As in any case, the evidence you collect is crucial. As you search the scene, look for evidence that may be relevant to the victim and to the suspect(s). At the scene of a suspected dog fight, be sure to collect blood evidence, which can provide a link to the involved dogs, and ultimately to their owners. The University of California Davis Veterinary Medicine is home to the first Canine CODIS. This system was developed as a cooperative venture of the Missouri Humane Society, the ASPCA, the Louisiana SPCA and the UC Davis Veterinary Genetics Laboratory. In addition, air, fiber, fingerprints, tire and shoe prints may provide probative value in these cases, just as in every criminal investigation. Blood may also be a critical issue in cruelty or neglect cases. Check the instruments used to mistreat or torture animals; they may also yield blood, hair or tissues. Don’t overlook anything; something you discover may be the key to your case. Check with your local and state labs to see if they perform analysis; if not, the ASPCA may be able to recommend labs such as the UC Davis Veterinary Medicine Lab. Private labs may also be available to provide these services on a fee basis. 

Keep in mind the fact that DNA is present in all living things and can be as probative in animal cases as in human cases. DNA has been used to track illegal ivory trafficking and determine hotspots for poaching in Africa. Species identification through DNA has assisted wildlife and fisheries agents in their cases for years. In 1979, the United States Department of Wildlife and Fisheries hired crime lab director Ken Goddard to set up a forensic program for wildlife law enforcement. Early work focused on the creation of crime scene investigations, evidence handing and forensics to their law enforcement manual. These efforts ultimately resulted in the creation of a dedicated forensic lab later named the Clark R. Bavin National Fish and Wildlife Laboratory in Ashland, Oregon. While their lab only provides analysis of federal wildlife protection law investigations, many states offer similar analysis related to state hunting and fishing violations.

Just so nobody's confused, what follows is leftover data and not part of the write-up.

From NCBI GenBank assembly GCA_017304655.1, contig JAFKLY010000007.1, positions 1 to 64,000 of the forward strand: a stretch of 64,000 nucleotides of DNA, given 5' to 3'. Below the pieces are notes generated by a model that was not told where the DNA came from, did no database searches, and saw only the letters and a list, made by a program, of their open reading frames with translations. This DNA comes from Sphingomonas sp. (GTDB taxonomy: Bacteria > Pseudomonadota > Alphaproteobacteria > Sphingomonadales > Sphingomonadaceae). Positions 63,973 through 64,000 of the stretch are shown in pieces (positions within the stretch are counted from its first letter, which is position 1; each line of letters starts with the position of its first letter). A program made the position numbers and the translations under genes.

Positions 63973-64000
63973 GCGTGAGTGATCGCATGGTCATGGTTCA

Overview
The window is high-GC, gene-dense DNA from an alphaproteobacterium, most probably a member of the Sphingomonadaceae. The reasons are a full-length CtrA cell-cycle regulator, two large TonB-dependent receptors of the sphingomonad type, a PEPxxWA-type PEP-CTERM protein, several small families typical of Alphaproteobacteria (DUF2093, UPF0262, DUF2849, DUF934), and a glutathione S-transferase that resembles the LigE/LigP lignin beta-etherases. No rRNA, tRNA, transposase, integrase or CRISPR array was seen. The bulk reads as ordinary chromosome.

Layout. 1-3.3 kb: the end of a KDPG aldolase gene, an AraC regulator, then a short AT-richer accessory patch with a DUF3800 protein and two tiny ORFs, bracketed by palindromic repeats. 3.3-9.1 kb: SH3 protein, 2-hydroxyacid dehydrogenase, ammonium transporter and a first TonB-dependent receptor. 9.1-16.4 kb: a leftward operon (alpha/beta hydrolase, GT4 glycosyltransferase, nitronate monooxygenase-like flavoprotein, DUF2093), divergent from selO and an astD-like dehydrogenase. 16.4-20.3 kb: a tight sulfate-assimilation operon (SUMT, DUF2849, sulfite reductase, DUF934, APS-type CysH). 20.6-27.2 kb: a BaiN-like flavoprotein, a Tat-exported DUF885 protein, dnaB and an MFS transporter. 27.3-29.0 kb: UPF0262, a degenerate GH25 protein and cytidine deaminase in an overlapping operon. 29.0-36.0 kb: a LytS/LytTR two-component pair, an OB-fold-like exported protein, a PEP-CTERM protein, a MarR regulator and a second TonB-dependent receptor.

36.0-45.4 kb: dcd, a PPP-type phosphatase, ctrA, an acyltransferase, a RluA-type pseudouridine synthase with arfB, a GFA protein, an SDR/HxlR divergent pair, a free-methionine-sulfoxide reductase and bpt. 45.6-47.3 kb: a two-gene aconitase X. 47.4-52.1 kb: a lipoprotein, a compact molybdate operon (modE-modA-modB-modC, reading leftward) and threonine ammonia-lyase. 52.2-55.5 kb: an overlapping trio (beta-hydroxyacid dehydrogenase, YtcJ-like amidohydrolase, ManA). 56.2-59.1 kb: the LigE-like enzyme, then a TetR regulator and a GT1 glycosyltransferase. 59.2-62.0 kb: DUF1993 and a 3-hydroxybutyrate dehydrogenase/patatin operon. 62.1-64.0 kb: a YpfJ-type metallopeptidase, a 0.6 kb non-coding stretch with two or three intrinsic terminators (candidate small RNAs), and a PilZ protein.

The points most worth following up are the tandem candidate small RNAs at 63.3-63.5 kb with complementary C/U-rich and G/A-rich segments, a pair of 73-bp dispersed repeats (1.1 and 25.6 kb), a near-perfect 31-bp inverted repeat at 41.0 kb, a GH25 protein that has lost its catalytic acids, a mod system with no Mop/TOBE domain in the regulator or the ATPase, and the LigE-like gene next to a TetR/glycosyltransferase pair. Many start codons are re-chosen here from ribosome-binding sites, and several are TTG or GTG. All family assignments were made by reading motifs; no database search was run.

In addition, remember that animal evidence can also assist in our other investigations. Everyone has noticed dog or cat hair on their own clothing on occasion. Locard’s Exchange Principal works overtime when domestic animals are present in homes. How can this help us with human cases? Just as when we sit on furniture in a house with pets present, criminals especially in rape and homicide cases, often come into contact with pet hair during the offense. When this happens, it is transferred to their clothing and leaves the scene with them. While shed hair often does not contain nuclear DNA, it carries mitochondrial DNA that can assist in the investigation. If a suspect is found and hair is noticed on his clothing, the hair should be collected for further examination. Just as in human DNA cases, we need to collect reference samples from the animals at the scene. I am not saying that you should collect dog and cat hair at every scene, but if this type of evidence is found later, be sure to go back and collect reference samples from the animals at the scene. 

No matter the scene, correct processing requires attention to detail, documentation and evidence collection. Animal-related scenes can be difficult. After all, it can be a bit tricky at times taking a buccal swab from an animal. It may take some creative safety techniques to keep from being bit or clawed. But the question should again be, why not?

Owen McDonnell retired as the Lieutenant/Supervisor of the Caddo Sheriff’s Office Crime Scene Investigations Division in Shreveport, LA after 31 years. He is the owner of M.O. Forensics LLC and provides consulting and training in crime scene and fingerprint development and comparison techniques, as well as heading workshops through IAI.